The strength of demand for titanium dioxide (TiO2), the
white pigment used in a wide range of coatings, paper, plastics
and inks, is considered a lagging indicator of global economic
Rising wealth drives higher demand for manufactured goods and
fuels construction activity, pushing pigment prices
But TiO2 producers have reported that prices for the
chemical, which languished though 2015 and most of 2016, have
outpaced global economic growth this year, thanks to a slowdown
in Chinese production and some bottlenecks in European
IM’s spot price for pigment-grade TiO2 in
northern Europe rose to €2,765-3,190/tonne
($3,306-3,815/tonne*) in May, a two-year high, and have held
at that level through the summer, when buying traditionally
slows to a crawl.
Spot markets in Asia have also bounced to a two-year high of
$2,700-3,100/tonne (CFR Asia).
"Demand for TiO2 tends to be inline with global GDP growth,"
Mark Vergano, CEO of US-based chemicals manufacturer The
Chemours Co., told investors in August this year.
"However, this year our demand has trended above GDP in the
high single digits - a result of market supply tightness," he
The rise in prices comes at a time when the
world’s largest TiO2 producers are undergoing
major restructuring, with some deepening their presence in
the pigment sector, while others are looking to insulate
themselves from a historically cyclical market.
Chinese clampdown slows supply
A major drag on TiO2 prices in recent years has been the fact
that China, a huge consumer of the chemical, has swung from
being a net importer to a net exporter, as local production
But Chinese TiO2 producers have been under pressure from
tighter emissions regulations since the start of the year,
thanks to Beijing’s growing determination to clamp
down on pollution.
Industrial pollution is a hot political topic in China, with
frequent protests and petitions over air and water
This situation has spurred the government to take action,
sending teams of specially appointed inspectors across the
country, bypassing local governments in order to enforce
stricter pollution controls.
Repeated inspections in the main TiO2-producing region of
Sichuan meant that Chinese TiO2 companies there were operating
at just 50% capacity on average over the summer, due to
Chinese TiO2 production has traditionally been dominated by
the cheaper sulphate-route product, which principally uses
locally mined ilmenite as a feedstock.
But the country’s government has committed to
switching predominantly to chloride-route TiO2 production,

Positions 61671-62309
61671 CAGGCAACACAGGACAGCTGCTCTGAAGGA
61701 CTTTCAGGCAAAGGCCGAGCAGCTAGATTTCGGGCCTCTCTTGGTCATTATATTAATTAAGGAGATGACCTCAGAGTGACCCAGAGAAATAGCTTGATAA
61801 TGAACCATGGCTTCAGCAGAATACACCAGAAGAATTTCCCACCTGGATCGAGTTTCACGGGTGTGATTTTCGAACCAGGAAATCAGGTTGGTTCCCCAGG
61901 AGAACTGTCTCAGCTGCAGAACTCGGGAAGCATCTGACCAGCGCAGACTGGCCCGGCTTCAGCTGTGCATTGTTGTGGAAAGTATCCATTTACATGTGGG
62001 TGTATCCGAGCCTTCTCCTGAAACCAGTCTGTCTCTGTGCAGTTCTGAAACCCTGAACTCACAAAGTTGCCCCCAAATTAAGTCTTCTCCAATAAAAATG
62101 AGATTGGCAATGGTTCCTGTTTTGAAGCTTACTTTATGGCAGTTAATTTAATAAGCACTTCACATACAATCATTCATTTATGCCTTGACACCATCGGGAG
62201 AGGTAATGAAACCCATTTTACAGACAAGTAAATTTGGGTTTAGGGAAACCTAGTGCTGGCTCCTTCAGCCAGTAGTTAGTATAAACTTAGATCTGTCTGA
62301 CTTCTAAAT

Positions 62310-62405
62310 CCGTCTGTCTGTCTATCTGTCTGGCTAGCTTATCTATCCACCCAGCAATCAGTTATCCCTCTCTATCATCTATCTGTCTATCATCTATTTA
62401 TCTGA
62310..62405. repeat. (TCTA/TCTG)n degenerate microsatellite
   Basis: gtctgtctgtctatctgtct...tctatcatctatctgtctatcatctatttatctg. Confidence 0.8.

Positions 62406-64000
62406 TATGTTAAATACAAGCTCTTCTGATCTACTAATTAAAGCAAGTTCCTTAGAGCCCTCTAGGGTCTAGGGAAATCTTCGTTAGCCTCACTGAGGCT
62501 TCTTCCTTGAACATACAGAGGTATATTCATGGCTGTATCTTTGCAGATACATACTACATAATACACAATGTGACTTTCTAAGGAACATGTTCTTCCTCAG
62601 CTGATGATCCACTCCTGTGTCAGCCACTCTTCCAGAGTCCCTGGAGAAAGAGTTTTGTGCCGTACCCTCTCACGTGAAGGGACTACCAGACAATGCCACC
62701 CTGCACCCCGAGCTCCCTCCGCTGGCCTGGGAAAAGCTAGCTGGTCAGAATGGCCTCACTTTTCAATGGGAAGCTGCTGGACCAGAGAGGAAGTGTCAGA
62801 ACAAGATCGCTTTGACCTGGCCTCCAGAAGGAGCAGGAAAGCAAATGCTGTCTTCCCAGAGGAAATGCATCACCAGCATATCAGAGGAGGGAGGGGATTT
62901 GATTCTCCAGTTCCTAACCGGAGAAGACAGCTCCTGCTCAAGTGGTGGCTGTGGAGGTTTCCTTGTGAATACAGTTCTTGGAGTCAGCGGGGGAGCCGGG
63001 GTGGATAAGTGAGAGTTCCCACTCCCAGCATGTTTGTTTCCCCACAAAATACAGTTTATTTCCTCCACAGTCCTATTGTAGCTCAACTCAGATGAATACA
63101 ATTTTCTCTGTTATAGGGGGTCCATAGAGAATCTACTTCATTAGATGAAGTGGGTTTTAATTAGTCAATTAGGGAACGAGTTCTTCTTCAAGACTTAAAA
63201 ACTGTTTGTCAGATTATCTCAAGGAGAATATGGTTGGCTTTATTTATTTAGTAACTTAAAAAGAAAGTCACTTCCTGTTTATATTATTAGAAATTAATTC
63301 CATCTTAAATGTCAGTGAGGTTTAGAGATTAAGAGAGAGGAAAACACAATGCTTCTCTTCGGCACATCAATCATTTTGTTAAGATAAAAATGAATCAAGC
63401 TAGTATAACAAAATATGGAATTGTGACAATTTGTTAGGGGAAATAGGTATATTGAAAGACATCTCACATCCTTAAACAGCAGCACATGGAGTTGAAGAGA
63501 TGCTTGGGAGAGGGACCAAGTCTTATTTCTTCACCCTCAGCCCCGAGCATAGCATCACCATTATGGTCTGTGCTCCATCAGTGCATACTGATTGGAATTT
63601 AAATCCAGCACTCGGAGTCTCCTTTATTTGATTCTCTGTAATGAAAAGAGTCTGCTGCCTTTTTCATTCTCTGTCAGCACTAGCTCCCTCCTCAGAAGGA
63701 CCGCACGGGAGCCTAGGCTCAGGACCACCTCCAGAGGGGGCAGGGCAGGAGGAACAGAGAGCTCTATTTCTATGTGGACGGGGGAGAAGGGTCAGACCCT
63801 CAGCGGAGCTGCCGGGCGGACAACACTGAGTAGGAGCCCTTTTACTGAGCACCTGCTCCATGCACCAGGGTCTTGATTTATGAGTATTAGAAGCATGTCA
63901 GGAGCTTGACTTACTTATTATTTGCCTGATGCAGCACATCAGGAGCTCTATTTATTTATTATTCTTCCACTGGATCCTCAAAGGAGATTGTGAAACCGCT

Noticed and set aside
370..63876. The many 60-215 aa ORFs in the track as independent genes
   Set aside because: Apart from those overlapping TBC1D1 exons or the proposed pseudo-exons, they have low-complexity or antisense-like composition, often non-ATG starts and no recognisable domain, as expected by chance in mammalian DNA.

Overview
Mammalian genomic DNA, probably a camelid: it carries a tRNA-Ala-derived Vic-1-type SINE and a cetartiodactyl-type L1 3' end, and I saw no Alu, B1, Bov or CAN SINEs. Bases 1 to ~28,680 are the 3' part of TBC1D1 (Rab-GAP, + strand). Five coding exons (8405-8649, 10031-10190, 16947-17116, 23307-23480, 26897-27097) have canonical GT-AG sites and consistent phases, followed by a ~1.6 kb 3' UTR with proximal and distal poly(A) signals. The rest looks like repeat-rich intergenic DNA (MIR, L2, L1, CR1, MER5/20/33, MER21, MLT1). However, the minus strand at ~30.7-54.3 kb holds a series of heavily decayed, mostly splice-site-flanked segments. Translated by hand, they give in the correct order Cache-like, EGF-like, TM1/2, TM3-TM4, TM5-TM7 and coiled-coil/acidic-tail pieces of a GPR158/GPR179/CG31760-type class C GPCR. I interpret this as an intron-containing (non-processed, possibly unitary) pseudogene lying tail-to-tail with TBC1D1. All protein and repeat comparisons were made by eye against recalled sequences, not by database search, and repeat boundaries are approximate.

which is cleaner and yields a higher-quality end product, over
the next few years. As well as being less polluting,
chloride-route product commands higher prices in Western
Further environmental controls from the central government
may be on the cards. At the end of June, a new director of
China’s Ministry of Environmental Protection,
Jiegan Li, was appointed and immediately ordered a renewed set
of inspections covering all of China’s provinces
that may continue until year-end.
According to the China TiO2 Association, tightening
environmental regulations are having a knock-on impact on
downstream TiO2-consuming industries, including coatings, ink
and paper manufacturers.
Coating companies have been among the worst hit, facing both
increased raw material costs and weaker demand from buyers.
Chinese TiO2 producers announced another round of price
increases in September, citing rising raw material costs and
environmental pressures, with leading supplier Lomon Billions
Group hiking its prices for the seventh time this year.
Some companies are also requesting advance cash payments of
up to 30% of the total order price in order to secure
At the end of August, Lomon Billions announced that its
orders were fully booked until the middle October.
In September, the company stated that 30-40% of its
production was affected by environmental inspections at its
Deyang base in Sichuan province, but said that all of its other
production centres were operating at full capacity.
In Sichuan, pressure from inspection teams and provincial
government officials on ilmenite and TiO2 producers has
reportedly forced the closure of some facilities. How much
capacity can be bought back online, and when this can take
place, remains unknown.
Shandong province, another of China’s major
TiO2-producing regions, was also affected by environmental
inspections in August, with the results yet to be
The drive to rationalise the industry has driven smaller
producers to shut down at a rapid rate.
The squeeze on Chinese domestic ilmenite production is
encouraging even the biggest vertically integrated TiO2
producers to secure raw material overseas. In August, Lomon
Billions signed a memorandum of understanding with Brazil
Mineraçáo Santa Elina Group, to supply it with
up to 400,000 tpa of ilmenite from its RGM project over 20
Reduced supply of Chinese TiO2 has helped boost prices in
Western markets. Demand in Europe has been helped by the recent
recovery in the continent’s economic growth, while
local supply bottlenecks have also supported TiO2 prices.
At the start of 2017, a fire at US producer Huntsman
Corp.’s Pori TiO2 plant in Finland put the
facility out of action. The plant, which supplies around 10% of
total European TiO2 demand, is not expected to return to full
capacity until the end of 2018.
The increase in sales prices helped European producers book
rising revenues in the first half of this year, adding further
momentum to a wave of mergers and acquisitions (M&A)
currently under way.
In August, Huntsman completed the US listing of its UK-based
pigment arm, Venator Materials Plc, raising $454m.
Huntsman has retained a majority stake in the new company,
using the proceeds of the float to pay down debt, as it is
itself acquired by Switzerland-based chemical company
At the time of Venator’s listing,